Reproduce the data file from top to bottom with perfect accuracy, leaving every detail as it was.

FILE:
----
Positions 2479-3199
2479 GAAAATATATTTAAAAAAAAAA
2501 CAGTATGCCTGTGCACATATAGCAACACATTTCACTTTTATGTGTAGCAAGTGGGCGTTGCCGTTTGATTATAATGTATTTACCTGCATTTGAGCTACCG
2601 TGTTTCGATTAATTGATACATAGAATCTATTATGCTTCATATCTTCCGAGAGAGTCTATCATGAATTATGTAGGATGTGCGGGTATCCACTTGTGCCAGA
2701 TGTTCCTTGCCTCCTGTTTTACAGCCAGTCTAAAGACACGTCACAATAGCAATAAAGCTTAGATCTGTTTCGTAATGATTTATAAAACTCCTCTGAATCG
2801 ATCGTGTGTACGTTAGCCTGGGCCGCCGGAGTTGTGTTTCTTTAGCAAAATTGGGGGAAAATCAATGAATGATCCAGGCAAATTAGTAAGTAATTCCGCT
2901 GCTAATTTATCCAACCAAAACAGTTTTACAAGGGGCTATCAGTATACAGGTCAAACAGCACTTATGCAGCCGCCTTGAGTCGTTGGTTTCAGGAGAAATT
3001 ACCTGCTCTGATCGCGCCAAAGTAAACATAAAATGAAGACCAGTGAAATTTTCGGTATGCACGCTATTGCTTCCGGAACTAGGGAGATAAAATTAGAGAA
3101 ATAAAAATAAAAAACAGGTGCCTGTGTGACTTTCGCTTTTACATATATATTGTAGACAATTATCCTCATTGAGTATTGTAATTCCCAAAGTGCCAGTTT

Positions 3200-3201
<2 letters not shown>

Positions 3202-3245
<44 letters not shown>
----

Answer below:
Positions 2479-3199
2479 GAAAATATATTTAAAAAAAAAA
2501 CAGTATGCCTGTGCACATATAGCAACACATTTCACTTTTATGTGTAGCAAGTGGGCGTTGCCGTTTGATTATAATGTATTTACCTGCATTTGAGCTACCG
2601 TGTTTCGATTAATTGATACATAGAATCTATTATGCTTCATATCTTCCGAGAGAGTCTATCATGAATTATGTAGGATGTGCGGGTATCCACTTGTGCCAGA
2701 TGTTCCTTGCCTCCTGTTTTACAGCCAGTCTAAAGACACGTCACAATAGCAATAAAGCTTAGATCTGTTTCGTAATGATTTATAAAACTCCTCTGAATCG
2801 ATCGTGTGTACGTTAGCCTGGGCCGCCGGAGTTGTGTTTCTTTAGCAAAATTGGGGGAAAATCAATGAATGATCCAGGCAAATTAGTAAGTAATTCCGCT
2901 GCTAATTTATCCAACCAAAACAGTTTTACAAGGGGCTATCAGTATACAGGTCAAACAGCACTTATGCAGCCGCCTTGAGTCGTTGGTTTCAGGAGAAATT
3001 ACCTGCTCTGATCGCGCCAAAGTAAACATAAAATGAAGACCAGTGAAATTTTCGGTATGCACGCTATTGCTTCCGGAACTAGGGAGATAAAATTAGAGAA
3101 ATAAAAATAAAAAACAGGTGCCTGTGTGACTTTCGCTTTTACATATATATTGTAGACAATTATCCTCATTGAGTATTGTAATTCCCAAAGTGCCAGTTT

Positions 3200-3201
<2 letters not shown>

Positions 3202-3245
<44 letters not shown>